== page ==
Saturday, January 01, 2011

I'm going to outline my initial steps in assessing the state of amplifiers in an unknown but assumed to be malfunctioning condition. I'll attempt to be thorough as I dig through a small heap of amps, but it's very possible I'll overlook one of those obvious to me steps that has become a thing of second nature. Long story short, this is a document of my (largely self taught) approach, and shouldn't be treated as an all inclusive instructional document.

First up is a Peavey 260 series amplified mixer, visual inspection reveals that someone evidently did not like the Peavey logo and blotted it out with an indelible marker or polishing compound of some sort. The logo remains intact, so it should prove easy to return to its original beauty with something like a silver paint pen. Visual inspection also confirms that the power cable appears intact and stress free, so let's plug it in.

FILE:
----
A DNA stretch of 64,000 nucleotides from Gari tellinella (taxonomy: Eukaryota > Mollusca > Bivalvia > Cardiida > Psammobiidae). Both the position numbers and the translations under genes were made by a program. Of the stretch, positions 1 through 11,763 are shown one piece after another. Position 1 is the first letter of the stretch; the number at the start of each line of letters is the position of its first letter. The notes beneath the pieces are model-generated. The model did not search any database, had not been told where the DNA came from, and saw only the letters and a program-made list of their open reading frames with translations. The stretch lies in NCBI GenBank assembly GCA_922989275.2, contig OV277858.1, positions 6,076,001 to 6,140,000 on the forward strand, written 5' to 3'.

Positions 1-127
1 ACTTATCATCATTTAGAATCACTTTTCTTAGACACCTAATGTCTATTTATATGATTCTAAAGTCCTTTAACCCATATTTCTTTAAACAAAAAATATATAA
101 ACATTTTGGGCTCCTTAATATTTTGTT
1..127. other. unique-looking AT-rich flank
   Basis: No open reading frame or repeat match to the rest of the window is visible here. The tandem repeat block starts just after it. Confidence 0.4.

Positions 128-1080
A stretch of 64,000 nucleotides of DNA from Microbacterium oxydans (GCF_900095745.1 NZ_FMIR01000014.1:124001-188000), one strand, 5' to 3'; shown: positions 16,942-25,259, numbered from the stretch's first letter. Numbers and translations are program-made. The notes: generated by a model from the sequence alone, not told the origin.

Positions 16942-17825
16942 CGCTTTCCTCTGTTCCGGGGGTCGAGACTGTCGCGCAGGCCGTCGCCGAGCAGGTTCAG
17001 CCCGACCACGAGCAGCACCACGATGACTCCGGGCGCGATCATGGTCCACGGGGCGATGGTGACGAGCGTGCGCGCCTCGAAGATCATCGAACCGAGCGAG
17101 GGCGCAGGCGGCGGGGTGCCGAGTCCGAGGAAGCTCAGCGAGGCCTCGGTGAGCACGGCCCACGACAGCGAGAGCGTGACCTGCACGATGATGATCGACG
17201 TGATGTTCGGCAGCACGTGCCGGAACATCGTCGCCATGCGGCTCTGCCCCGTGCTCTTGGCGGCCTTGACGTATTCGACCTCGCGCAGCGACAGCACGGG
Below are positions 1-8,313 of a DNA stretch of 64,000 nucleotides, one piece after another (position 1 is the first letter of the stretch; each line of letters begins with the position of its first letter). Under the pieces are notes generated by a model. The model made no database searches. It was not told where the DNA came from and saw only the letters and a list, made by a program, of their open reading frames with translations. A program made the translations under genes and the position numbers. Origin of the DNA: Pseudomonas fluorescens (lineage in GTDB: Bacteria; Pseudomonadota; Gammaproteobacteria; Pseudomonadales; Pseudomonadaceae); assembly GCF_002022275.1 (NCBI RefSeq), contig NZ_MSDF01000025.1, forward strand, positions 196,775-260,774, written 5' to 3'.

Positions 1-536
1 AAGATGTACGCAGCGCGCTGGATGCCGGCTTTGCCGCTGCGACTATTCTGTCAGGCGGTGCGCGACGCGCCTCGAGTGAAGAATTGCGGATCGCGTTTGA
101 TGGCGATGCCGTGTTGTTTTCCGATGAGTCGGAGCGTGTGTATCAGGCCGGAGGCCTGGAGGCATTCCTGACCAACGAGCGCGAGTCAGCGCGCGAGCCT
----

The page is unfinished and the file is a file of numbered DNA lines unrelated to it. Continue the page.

Amplifier powers on and stays on, so far so good.

Before putting a load on it of any sort I'll probe the speaker output for abnormal voltage.

Speaker output is delivering over 39 volts DC to whatever is plugged into it.

This unit is a speaker killer, and illustrates why unknown amplifiers shouldn't be plugged into speakers prior to a brief preliminary inspection.

My hunch is shorted output devices shunting rail voltage to speaker jack. This one is heading for the bench.

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